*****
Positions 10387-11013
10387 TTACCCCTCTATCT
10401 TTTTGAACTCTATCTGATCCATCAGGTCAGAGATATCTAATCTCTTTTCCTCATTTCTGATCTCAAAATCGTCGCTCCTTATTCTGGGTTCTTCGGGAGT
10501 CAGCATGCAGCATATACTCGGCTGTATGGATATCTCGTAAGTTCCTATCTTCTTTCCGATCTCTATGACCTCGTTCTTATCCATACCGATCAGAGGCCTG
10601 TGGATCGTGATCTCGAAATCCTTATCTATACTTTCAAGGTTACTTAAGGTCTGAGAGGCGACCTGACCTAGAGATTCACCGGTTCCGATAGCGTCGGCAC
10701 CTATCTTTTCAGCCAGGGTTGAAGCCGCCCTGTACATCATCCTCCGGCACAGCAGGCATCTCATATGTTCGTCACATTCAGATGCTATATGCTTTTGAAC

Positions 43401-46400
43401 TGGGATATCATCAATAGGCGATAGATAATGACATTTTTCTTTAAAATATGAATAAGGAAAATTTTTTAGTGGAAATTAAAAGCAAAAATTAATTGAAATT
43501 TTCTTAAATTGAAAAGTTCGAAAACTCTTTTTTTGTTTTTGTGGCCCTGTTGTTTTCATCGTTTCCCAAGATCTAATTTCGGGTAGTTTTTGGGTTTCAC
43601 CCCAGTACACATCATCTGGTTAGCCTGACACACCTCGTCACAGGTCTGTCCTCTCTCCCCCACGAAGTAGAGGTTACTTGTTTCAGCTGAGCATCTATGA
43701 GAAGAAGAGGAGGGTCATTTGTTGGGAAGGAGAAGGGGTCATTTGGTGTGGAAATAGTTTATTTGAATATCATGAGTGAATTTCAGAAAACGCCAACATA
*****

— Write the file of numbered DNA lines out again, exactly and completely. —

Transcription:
Positions 10387-11013
10387 TTACCCCTCTATCT
10401 TTTTGAACTCTATCTGATCCATCAGGTCAGAGATATCTAATCTCTTTTCCTCATTTCTGATCTCAAAATCGTCGCTCCTTATTCTGGGTTCTTCGGGAGT
10501 CAGCATGCAGCATATACTCGGCTGTATGGATATCTCGTAAGTTCCTATCTTCTTTCCGATCTCTATGACCTCGTTCTTATCCATACCGATCAGAGGCCTG
10601 TGGATCGTGATCTCGAAATCCTTATCTATACTTTCAAGGTTACTTAAGGTCTGAGAGGCGACCTGACCTAGAGATTCACCGGTTCCGATAGCGTCGGCAC
10701 CTATCTTTTCAGCCAGGGTTGAAGCCGCCCTGTACATCATCCTCCGGCACAGCAGGCATCTCATATGTTCGTCACATTCAGATGCTATATGCTTTTGAAC

Positions 43401-46400
43401 TGGGATATCATCAATAGGCGATAGATAATGACATTTTTCTTTAAAATATGAATAAGGAAAATTTTTTAGTGGAAATTAAAAGCAAAAATTAATTGAAATT
43501 TTCTTAAATTGAAAAGTTCGAAAACTCTTTTTTTGTTTTTGTGGCCCTGTTGTTTTCATCGTTTCCCAAGATCTAATTTCGGGTAGTTTTTGGGTTTCAC
43601 CCCAGTACACATCATCTGGTTAGCCTGACACACCTCGTCACAGGTCTGTCCTCTCTCCCCCACGAAGTAGAGGTTACTTGTTTCAGCTGAGCATCTATGA
43701 GAAGAAGAGGAGGGTCATTTGTTGGGAAGGAGAAGGGGTCATTTGGTGTGGAAATAGTTTATTTGAATATCATGAGTGAATTTCAGAAAACGCCAACATA